Aromatherapy With Infants - by admin@mcb on May 24 2016

Aromatherapy With Infants

Aromatherapy With Infants

What is the best way to use aromatherapy with infants? There are safe ways to bring the benefits of essential oils to your newborn. There are also cautions you should observe.

Most aromatherapists suggest that no essential oils should be used with a baby under three to six months of age. When using aromatherapy with infants, avoid putting the oils directly on the skin, especially the hands and fingers. This is to avoid unpleasant sensations if the baby rubs its eyes or puts its fist in its mouth. Once the child is a bit older, you can add one drop of oils known to be safe for infants per one ounce of food grade oil, such as grapeseed or jojoba. Avoid potential allergens such as nut oils or chemically laden lotions or oils. Don’t put anything on their skin that you wouldn’t put in their mouth. Another option is to dilute the oils in breast milk (for dispersing into bath water or applying on baby’s skin, not given orally). A single drop of essential oils blended with an ounce or more of carrier oil or milk is plenty.

Aromatherapy With Infants Safety Precautions

Julie Cottle, a naturopath, breastfeeding counselor, and mother of four, has an article on aromatherapy with infants that can be found here.

She lists several safety precautions for using aromatherapy with infants:
• Never give oils internally or put them directly on the skin (essential oils can burn sensitive skin if not properly diluted)
• Don’t use oils in or too close to the eyes or other mucous membranes.
• If any irritation occurs, discontinue use.
• Always check for contraindications and make sure the oil you are using is safe to use on babies.

For dispersing aromatherapy near your infant, avoid using a diffuser until your baby is a bit older. A safer alternative is to put a drop of essential oil in a bowl of hot water and place this well out of reach of children. This is an excellent method when babies and children have colds.

Aromatherapy and Infant Massage Therapy Continuing Education Courses

Institute of Somatic Therapy offers online massage therapy continuing education courses related to infant massage and aromatherapy. To learn more, visit these course offerings:
Infant Massage
Aromatherapy for Massage

Photo: “Baby Bathes in Bathroom” by David Castillo Dominici.

Compare Massage Doula With a Regular Doula - by admin@mcb on May 11 2016

Compare Massage Doula With a Regular Doula

How do you compare massage doula with a doula (a “regular” non-massage doula)?

A doula is a person, who is trained to provide physical comfort, emotional support, and information to a woman during the childbirthing process. A massage doula is a massage therapist who is also trained as a doula. With a background in massage therapy, a massage doula has more skills to serve her prenatal and birthing clients.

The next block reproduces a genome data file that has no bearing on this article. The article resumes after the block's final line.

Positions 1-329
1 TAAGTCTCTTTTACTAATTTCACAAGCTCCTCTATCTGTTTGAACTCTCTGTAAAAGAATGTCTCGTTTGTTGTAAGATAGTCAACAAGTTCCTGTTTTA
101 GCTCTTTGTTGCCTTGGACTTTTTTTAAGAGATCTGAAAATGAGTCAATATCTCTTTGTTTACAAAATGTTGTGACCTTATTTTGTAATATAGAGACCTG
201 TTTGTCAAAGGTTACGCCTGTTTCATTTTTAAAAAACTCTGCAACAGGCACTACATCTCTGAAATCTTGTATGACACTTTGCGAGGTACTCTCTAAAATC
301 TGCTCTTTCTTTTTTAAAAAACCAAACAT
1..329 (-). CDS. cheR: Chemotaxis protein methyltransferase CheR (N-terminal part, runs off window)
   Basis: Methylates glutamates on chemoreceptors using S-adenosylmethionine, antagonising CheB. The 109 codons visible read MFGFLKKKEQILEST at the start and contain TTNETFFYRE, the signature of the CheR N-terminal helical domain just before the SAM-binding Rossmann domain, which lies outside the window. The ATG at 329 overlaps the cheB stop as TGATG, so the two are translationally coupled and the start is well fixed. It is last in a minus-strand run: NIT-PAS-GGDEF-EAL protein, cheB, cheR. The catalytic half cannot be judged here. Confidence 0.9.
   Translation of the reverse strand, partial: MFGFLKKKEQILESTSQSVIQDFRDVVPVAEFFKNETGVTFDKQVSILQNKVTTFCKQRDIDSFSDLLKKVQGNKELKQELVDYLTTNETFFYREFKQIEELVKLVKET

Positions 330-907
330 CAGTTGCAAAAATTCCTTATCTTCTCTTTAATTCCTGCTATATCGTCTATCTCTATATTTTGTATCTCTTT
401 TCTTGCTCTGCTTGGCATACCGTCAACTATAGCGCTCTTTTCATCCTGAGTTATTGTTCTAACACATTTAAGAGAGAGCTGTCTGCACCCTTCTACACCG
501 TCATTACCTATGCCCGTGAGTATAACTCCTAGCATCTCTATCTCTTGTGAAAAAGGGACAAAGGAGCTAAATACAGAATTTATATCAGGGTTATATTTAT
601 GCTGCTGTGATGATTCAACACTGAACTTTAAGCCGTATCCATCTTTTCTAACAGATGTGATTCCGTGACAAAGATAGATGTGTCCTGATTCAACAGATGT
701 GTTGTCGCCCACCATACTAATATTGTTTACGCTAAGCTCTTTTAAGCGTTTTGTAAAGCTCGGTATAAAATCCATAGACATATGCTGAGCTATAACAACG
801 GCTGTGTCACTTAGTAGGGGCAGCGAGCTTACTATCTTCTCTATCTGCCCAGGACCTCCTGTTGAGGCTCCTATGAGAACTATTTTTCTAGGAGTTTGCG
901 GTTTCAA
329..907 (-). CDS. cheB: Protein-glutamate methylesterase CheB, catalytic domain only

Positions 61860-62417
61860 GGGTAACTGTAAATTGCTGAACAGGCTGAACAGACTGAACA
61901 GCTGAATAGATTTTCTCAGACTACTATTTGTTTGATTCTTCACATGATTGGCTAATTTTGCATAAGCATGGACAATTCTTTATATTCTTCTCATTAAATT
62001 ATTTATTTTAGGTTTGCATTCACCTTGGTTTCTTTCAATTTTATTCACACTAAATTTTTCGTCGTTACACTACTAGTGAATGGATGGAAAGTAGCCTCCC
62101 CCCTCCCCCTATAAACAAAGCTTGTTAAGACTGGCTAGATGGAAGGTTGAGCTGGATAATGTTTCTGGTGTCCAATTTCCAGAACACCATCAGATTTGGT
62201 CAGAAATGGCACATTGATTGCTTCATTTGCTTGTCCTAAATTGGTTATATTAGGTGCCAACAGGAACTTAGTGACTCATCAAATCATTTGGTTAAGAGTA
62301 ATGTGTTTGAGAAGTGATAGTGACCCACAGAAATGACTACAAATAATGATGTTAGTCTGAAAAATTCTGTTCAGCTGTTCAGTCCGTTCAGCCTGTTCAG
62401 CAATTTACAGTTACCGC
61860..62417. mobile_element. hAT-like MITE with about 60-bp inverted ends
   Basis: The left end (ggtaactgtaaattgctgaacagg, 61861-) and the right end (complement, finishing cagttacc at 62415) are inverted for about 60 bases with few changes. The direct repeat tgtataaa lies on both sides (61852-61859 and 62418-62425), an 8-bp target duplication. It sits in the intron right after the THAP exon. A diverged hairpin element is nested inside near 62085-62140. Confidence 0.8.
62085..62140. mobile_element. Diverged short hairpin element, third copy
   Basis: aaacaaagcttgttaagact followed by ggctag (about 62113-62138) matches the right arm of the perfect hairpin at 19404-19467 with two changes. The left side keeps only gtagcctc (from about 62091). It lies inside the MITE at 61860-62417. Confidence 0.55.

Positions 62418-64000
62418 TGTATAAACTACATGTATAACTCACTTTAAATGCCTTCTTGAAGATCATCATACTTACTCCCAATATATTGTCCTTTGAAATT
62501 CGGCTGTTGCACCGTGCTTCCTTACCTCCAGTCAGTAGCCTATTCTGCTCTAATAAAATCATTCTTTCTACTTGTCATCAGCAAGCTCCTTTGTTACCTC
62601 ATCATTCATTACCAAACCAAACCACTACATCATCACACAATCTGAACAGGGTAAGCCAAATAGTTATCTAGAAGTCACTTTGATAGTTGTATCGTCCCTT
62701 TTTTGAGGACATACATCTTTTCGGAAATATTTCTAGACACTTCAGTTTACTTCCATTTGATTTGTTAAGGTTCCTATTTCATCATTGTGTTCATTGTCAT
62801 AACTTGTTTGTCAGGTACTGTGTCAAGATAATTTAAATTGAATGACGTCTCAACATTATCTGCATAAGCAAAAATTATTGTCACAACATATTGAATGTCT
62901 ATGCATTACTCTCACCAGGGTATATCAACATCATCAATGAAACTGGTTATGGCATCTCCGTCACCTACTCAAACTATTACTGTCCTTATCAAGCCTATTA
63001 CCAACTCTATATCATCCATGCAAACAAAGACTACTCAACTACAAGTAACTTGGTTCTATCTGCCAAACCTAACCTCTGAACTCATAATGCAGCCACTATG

Most massage doulas are certified in prenatal massage, and possibly even infant massage. The services they can bring to a woman during her pregnancy, labor, and postpartum periods include more services than a non-massage therapist doula can bring.

Prenatal Massage

Prenatal massage therapy provides many benefits. Not only can it be a drug free method of reliving the aches and pains of pregnancy, it can also help a woman be better prepared for labor. Massage can help loosen tightness so the woman goes into labor with her body as free from tension as possible. During massage, proprioception (body awareness) is developed. This increased body awareness is helpful during contractions, to enable the woman to better relax muscles not involved in the birthing process, which helps to preserve strength and reduce unnecessary tension. Additionally, the massage doula and client develop an unspoken communication during the prenatal massages that will be beneficial in labor. The therapist will recognize abnormal muscle tension in the client, and can use that knowledge to target areas that need it the most during labor.

Doula Support

During labor, a massage doula will have much more expertise in helping to relieve muscle tension that invariably arises during contractions. Between the anatomical and muscular knowledge and experience with many bodywork modalities, a massage doula will have an advantage over a regular doula in bringing relaxation to the client. Additionally, like any doula, a massage doula is trained in topics such as positions and techniques to alleviate back labor, common complications and interventions with labor, and breathing and relaxation techniques for labor.


The massage doula will be able to perform postpartum massage designed to help the body return to its non-pregnant posture and balance. If also trained in infant massage, the massage doula will be able to teach the new parents how to massage their babies.

So the answer to our initial question, how do you compare massage doula with a regular doula?  A doula is a great idea. A massage doula is an even better one.

How to become a massage doula

Massage therapists can become certified in prenatal massage, doula support, and infant massage with online continuing education classes offered by the Institute of Somatic Therapy. Institute of Somatic Therapy (Judith Koch) is approved by the NCBTMB as a continuing education approved provider #280672-00. Our courses are also valid for Florida, Georgia, New York, AMTA, ABMP, and most states.

Illustration: “Business Concept, Businessman Compares Big Idea To Small Idea. Illustration” by aechan, courtesy of